In addition, the repricing functionality associated with Price to Comply Orders and Price to Display Orders, whereby an Order that has been repriced by the System upon entry may be cancelled or reentered if a previously unavailable price level becomes available, promotes price discovery and provision of greater liquidity by facilitating the display of an Order at its chosen limit price. Because a reentered Order always receives a new timestamp, moreover, the functionality does not present fairness concerns that might arise if an Order that was not displayed became displayed at a different price level while retaining the timestamp that it received when originally entered.

The Non-Displayed Order provides a means by which Participants may access and/or offer liquidity without signaling to other Participants the extent of their trading interest. Moreover, because the Non-Displayed Order may lock a Protected Quotation, it provides a means by which a Participant may provide price improvement. For example, if the Best Bid was $11 and the Best Offer was $11.01, a Non-Displayed Order to buy at $11.01 would provide $0.01 price improvement to an incoming sell Order priced at the Best Bid.

In addition, the repricing functionality associated with Non-Displayed Order promotes provision of greater liquidity and eventual price discovery (via reporting of Order executions) because it facilitates the posting of a Non-Displayed Order at its chosen limit price. In addition, the functionality that cancels Non-Displayed Orders when crossed by a Protected Quotation helps to prevent trade-throughs by ensuring that a Non-Displayed Order will not execute at a price inferior to the Price of a Protected Quotation. Because a reentered Order always receives a new timestamp, moreover, the functionality does not present fairness concerns that might arise if an Order was able to move price while retaining an earlier timestamp.

The primary purpose of Post-Only Orders is to “provide displayed liquidity to the market and thereby contribute to public price discovery—an objective that is fully consistent with the Act.” [78] Under the prevailing “maker/taker” cost structure of most exchanges, the Post-Only Order also allows a Participant to control its trading costs by giving consideration to costs in determining whether the Order should execute upon entry. However, the manner in which the Post-Only Order operates ensures that a Post-Only Order that locks or crosses an Order on the Nasdaq Book will either execute upon entry or post at a displayed price that potentially provides liquidity. Moreover, because a Post-Only Order does not cancel back to the Participant if it cannot post at its limit price, it does not provide a means to ascertain the existence of locking or crossing Orders without also reflecting a commitment to execute or post and display. Similarly, the functionality that allows a Post-Only Order to be marked IOC does not provide information regarding the existence of locking or crossing Orders on the Nasdaq Book since the Order has Start Printed Page 16070its price adjusted automatically, without reference to the price of any other Orders other than Orders at the NBBO.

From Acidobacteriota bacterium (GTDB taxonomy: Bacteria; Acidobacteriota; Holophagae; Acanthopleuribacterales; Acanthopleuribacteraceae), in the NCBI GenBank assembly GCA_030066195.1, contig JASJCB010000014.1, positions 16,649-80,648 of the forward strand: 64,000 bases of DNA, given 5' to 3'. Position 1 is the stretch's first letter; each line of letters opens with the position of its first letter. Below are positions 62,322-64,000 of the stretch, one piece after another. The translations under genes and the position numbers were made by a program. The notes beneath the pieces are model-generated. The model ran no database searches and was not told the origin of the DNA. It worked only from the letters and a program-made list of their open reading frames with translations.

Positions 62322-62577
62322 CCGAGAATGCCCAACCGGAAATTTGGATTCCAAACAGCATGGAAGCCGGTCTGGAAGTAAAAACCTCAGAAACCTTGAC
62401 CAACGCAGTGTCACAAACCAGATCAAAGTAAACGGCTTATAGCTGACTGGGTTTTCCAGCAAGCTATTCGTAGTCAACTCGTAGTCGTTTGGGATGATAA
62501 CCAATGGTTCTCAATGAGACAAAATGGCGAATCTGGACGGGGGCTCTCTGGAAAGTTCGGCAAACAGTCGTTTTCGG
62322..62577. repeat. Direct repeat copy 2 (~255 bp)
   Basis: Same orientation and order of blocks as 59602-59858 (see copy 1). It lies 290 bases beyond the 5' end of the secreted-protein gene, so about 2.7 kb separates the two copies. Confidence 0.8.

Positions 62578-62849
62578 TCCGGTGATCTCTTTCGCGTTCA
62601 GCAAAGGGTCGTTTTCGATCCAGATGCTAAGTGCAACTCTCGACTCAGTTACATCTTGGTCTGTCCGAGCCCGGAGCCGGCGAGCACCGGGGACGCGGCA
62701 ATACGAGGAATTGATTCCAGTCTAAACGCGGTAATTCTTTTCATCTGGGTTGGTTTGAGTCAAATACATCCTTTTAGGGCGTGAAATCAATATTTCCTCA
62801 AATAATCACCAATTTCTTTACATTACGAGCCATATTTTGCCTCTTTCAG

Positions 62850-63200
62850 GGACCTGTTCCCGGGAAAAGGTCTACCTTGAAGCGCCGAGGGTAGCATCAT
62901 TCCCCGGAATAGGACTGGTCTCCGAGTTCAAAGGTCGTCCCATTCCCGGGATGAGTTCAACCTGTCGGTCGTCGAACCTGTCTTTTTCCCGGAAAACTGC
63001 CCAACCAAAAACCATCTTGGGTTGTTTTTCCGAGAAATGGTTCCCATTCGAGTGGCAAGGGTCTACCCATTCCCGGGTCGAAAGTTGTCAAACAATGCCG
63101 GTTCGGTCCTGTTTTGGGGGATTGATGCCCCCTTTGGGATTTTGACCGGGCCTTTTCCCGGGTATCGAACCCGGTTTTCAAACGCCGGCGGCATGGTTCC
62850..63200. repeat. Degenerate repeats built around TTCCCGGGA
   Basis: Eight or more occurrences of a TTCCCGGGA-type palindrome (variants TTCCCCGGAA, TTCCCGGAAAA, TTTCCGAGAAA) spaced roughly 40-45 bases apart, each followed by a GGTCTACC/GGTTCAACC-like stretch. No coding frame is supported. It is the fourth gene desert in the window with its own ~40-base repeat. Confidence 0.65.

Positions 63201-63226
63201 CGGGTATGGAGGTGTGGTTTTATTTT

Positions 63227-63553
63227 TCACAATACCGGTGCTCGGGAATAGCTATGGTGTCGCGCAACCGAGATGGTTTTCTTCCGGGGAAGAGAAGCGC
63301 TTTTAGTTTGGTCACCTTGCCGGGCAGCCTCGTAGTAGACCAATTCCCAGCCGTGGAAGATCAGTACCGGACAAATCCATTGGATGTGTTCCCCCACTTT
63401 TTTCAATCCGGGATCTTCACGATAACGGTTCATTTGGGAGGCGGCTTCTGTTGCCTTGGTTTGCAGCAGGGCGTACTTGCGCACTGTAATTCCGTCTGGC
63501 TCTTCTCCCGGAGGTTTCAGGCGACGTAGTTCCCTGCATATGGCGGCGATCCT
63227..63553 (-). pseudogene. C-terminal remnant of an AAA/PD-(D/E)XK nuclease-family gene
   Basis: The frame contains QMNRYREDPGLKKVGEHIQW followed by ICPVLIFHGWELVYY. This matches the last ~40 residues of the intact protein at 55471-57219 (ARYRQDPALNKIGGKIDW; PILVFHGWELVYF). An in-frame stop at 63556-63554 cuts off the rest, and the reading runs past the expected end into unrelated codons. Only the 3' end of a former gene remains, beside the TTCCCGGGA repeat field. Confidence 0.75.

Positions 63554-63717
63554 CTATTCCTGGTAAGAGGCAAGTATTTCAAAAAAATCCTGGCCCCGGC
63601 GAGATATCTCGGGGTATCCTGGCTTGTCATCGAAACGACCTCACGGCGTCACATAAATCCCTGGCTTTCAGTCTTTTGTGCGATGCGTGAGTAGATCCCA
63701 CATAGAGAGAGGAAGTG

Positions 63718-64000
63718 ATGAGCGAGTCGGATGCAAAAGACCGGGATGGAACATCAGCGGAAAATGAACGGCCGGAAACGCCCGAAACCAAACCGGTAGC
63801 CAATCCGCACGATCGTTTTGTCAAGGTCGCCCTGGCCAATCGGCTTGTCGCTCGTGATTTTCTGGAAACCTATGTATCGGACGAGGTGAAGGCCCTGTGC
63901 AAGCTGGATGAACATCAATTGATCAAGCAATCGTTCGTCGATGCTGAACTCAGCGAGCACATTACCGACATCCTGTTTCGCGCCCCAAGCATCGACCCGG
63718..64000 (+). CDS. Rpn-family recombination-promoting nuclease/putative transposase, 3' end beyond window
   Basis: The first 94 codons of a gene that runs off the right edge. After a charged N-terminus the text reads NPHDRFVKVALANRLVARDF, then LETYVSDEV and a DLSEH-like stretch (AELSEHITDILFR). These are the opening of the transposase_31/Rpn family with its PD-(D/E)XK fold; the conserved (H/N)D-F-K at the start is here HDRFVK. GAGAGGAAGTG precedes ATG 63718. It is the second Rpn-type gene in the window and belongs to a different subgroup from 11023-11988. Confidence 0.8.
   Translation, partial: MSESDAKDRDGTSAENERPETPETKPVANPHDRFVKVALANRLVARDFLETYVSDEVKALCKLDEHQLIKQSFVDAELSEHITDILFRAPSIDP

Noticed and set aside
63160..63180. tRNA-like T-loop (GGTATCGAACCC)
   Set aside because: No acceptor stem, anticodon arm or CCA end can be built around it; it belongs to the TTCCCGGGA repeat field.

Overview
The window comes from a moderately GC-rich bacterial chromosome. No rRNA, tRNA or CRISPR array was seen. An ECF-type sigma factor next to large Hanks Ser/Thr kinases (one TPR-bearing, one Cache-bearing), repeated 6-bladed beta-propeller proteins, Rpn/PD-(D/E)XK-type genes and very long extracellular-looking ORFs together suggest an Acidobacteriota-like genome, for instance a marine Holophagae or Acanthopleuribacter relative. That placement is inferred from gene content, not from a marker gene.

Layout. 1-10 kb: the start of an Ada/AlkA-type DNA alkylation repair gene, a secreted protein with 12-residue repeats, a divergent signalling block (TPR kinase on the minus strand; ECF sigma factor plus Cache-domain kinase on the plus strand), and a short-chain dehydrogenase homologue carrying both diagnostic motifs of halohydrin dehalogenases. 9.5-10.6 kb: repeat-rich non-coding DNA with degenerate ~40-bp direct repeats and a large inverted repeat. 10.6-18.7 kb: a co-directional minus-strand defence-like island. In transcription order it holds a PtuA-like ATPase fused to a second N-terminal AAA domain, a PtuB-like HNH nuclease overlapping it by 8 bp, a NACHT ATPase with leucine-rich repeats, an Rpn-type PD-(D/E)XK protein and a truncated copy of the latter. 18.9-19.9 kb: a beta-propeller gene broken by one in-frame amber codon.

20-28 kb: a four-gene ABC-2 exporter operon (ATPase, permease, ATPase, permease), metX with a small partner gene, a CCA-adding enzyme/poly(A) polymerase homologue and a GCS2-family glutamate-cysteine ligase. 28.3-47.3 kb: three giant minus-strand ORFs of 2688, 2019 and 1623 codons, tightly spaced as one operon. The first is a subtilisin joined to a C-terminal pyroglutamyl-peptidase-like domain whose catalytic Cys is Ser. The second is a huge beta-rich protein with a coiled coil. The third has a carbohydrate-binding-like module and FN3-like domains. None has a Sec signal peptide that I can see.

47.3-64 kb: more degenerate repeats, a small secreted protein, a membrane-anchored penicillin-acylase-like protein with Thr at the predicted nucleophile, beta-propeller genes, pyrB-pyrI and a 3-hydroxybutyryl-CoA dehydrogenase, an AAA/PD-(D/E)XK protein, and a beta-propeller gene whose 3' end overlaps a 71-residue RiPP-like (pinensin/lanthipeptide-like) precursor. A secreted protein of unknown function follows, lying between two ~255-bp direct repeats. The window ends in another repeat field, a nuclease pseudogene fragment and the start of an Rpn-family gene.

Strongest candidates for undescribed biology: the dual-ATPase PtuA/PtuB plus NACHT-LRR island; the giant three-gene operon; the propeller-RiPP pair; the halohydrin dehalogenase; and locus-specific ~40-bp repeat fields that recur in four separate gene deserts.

In addition, the processing of Post-Only Orders with respect to locking or crossing Protected Quotations serves the same purposes as the processing discussed above with respect to Price to Comply Orders and Price to Display Orders. By accepting a Non-Attributable Post-Only Order that locks or crosses a Protected Quotation with a locking, non-displayed price and displayed price that is one minimum increment inferior to the locking price, Nasdaq allows the displayed price of the Order to promote price discovery by establishing a new NBBO or adding to liquidity available at the NBBO, while also allowing the non-displayed price of the Order to provide price improvement when the Order is executed. An Attributable Post-Only Order similarly promotes price discovery by establishing a new NBBO or adding liquidity available at the NBBO.